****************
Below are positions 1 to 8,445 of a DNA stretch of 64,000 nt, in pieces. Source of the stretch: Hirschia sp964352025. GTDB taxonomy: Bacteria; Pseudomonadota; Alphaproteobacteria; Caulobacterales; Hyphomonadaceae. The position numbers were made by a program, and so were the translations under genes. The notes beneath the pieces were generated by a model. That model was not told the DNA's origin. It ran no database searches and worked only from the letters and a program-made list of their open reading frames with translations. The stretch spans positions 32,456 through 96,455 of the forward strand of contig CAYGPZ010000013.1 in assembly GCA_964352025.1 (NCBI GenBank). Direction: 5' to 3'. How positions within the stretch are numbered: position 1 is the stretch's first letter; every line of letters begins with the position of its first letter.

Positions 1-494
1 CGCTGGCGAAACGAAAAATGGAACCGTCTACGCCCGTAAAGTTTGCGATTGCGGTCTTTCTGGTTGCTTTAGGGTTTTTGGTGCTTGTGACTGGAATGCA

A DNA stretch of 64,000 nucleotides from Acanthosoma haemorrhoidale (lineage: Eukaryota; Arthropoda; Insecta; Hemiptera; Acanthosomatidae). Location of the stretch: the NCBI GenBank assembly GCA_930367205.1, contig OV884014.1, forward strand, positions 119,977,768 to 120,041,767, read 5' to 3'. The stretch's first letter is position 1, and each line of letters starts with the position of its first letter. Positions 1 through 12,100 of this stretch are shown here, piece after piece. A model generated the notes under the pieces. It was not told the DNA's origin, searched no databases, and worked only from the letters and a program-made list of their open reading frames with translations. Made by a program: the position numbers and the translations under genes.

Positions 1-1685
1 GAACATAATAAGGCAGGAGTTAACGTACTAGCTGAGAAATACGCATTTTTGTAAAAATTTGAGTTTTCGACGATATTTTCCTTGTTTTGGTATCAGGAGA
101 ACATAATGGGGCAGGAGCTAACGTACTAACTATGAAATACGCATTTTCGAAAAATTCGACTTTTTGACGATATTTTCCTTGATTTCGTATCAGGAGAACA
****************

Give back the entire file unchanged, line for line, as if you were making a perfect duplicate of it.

Below are positions 1 to 8,445 of a DNA stretch of 64,000 nt, in pieces. Source of the stretch: Hirschia sp964352025. GTDB taxonomy: Bacteria; Pseudomonadota; Alphaproteobacteria; Caulobacterales; Hyphomonadaceae. The position numbers were made by a program, and so were the translations under genes. The notes beneath the pieces were generated by a model. That model was not told the DNA's origin. It ran no database searches and worked only from the letters and a program-made list of their open reading frames with translations. The stretch spans positions 32,456 through 96,455 of the forward strand of contig CAYGPZ010000013.1 in assembly GCA_964352025.1 (NCBI GenBank). Direction: 5' to 3'. How positions within the stretch are numbered: position 1 is the stretch's first letter; every line of letters begins with the position of its first letter.

Positions 1-494
1 CGCTGGCGAAACGAAAAATGGAACCGTCTACGCCCGTAAAGTTTGCGATTGCGGTCTTTCTGGTTGCTTTAGGGTTTTTGGTGCTTGTGACTGGAATGCA

A DNA stretch of 64,000 nucleotides from Acanthosoma haemorrhoidale (lineage: Eukaryota; Arthropoda; Insecta; Hemiptera; Acanthosomatidae). Location of the stretch: the NCBI GenBank assembly GCA_930367205.1, contig OV884014.1, forward strand, positions 119,977,768 to 120,041,767, read 5' to 3'. The stretch's first letter is position 1, and each line of letters starts with the position of its first letter. Positions 1 through 12,100 of this stretch are shown here, piece after piece. A model generated the notes under the pieces. It was not told the DNA's origin, searched no databases, and worked only from the letters and a program-made list of their open reading frames with translations. Made by a program: the position numbers and the translations under genes.

Positions 1-1685
1 GAACATAATAAGGCAGGAGTTAACGTACTAGCTGAGAAATACGCATTTTTGTAAAAATTTGAGTTTTCGACGATATTTTCCTTGTTTTGGTATCAGGAGA
101 ACATAATGGGGCAGGAGCTAACGTACTAACTATGAAATACGCATTTTCGAAAAATTCGACTTTTTGACGATATTTTCCTTGATTTCGTATCAGGAGAACA